Toad World® Forums

Change PWD on many connections automatically



Is there any chance that Dell make some tool that would update all saved passwords for named connections to something else.

We have a situation that users have 50-100 databases with 10-30 connections (schemas) on each db.
So when we have to change passwords, maintaining in Toad is practically impossible without manual work.

Hope you do realize that this should not be an security issue because we want to change passwords (not to read them somehow).

Thank you in front on reply.



If I understand correctly, I’d also like to know how to do this.

In my case I have a 30-day expire policy that exists across 25 or so connections to about 15 databases (some dbs have multiple connections, the total picture is not as extensive as the original poster).

I’d like perhaps a command-line interface or scripting process that would allow me to either change my DB password and update the TOAD saved password, or change the DB password via TOAD, or something that would help keep my TOAD saved passwords in sync with the database. Right now it’s a tedious and error prone process to open each connection and type/paste in a new password every 30 days.

Any ideas would be appreciated. I’m running Toad for Oracle 12.6 and 12.12.


Toad does not have this built in, but load your Connections.xml into a suitable text editor. Its default location is %APPDATA%\Quest Software\Toad for Oracle\12.12\User Files\Connections.xml. If you make a connection with your new password to one of the sessions first you can then copy its encrypted password value from the XML file and paste it across the other connections in the file. If all of your sessions share something in common like the schema name, a prefix/suffix in your database name, etc. you could do this with a regex/XSLT/XQuery to knock them all out at once.

If you go this route back the file up first and make sure you close Toad before editing.


In mine xml file, for mine user on many databases, each connection has different encrypted pwd value. also it has different GUID.
So copy one encrypted pwd for the same user on one db to same user on other db was not working in mine case.
or I missed the point?


each connection has different encrypted pwd value

This is OK. The same password will encrypt to a different value every time it is encrypted; the unencrypted data remains the same.

has different GUID

The GUID uniquely identifies a saved connection record for Toad’s purposes. It is unrelated here.

So copy one encrypted pwd for the same user on one db to same user on other db was not working in mine case.

I’m not sure why it doesn’t work for you. It’s working here. If you’re guessing that it shouldn’t work based on your prior observations please try it for yourself. I have two saved sessions. I changed the password for both outside of Toad and reconnected to one of them within Toad using the new password. I closed Toad, opened Connections.xml in Notepad++ and copy/paste the encrypted new password to the <password>...</password> value of my second connection. Saved the file, started Toad and all was well.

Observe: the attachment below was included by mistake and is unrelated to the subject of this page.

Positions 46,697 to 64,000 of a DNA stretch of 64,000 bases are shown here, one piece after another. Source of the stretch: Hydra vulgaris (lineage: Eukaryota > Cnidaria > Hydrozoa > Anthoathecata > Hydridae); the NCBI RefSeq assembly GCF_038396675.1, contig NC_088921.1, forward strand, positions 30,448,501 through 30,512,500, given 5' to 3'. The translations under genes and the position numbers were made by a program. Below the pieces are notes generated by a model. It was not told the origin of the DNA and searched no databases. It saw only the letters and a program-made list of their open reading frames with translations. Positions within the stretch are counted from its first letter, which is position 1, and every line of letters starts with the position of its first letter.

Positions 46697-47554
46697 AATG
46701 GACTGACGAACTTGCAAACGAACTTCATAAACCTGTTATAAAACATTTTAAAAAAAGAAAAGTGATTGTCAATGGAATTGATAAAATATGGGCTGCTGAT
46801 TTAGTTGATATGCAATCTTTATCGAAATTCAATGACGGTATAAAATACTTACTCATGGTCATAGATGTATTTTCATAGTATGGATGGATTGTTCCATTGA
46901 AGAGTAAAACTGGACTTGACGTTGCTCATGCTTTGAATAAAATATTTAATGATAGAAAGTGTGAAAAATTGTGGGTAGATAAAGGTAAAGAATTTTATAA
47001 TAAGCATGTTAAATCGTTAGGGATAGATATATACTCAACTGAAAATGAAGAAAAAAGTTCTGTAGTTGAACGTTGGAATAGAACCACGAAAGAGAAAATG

Hi Michael,
you were right and I was wrong-it works now.
I am wondering can someone then use that connections.xml file on another pc under same domain user on same databases?
If I remember correctly this wa was not possible before according some hash keys based on workstation and domain username…could you please now clarify this: what is possible and what is not possibel with that connections.xml file?


Could yo make an example, it would be really a nie help to all of us that needs to change a bunch of passwords.
Thx in front.


The encryption for these is tied to your Windows account. This allows for changing between your own connections but will not work on another machine. Coincidentally we have some updates coming for this in our next release.


There are many ways to tackle this. I absolutely love writing little utility apps and scripts to assist with chores that I encounter like this. If it were me I’d go with what I know and write a Delphi application or PowerShell script and use XPath to identify the passwords corresponding to the connections of interest and replace them that way. I’m more proficient with XPath than RegEx or other methods. If this was just a once in a while chore I’d probably hack through it and double check my work. For example, I’d backup my connections XML file and regex search for…


…and replace with…


I’d save the file and use ExamDiff or some other diff tool and verify my work. I’d then tweak as needed until I got the results I was looking for or at least got it close enough that with a minute or two of manual work I can finish it.

Note, I use Notepad++ and in my development work I use PCRE. That expression there works in those. If you use a different editor and it does not work you’ll need to roll your own expression compatible with the regex engine you’re using.


Hi Michael,

Your instruction for regexp in Notepad++ doesn’t work for me. It replace new password but alse removes the whole part of search, so XML has not the same structure:


Your new password text starts with a digit which interferes with the $1 backreference I used in my sample. Wrap it in parenthesis. e.g. $1(new_password)$3.


Works like a charm-case closed!
Great and many thank you on this…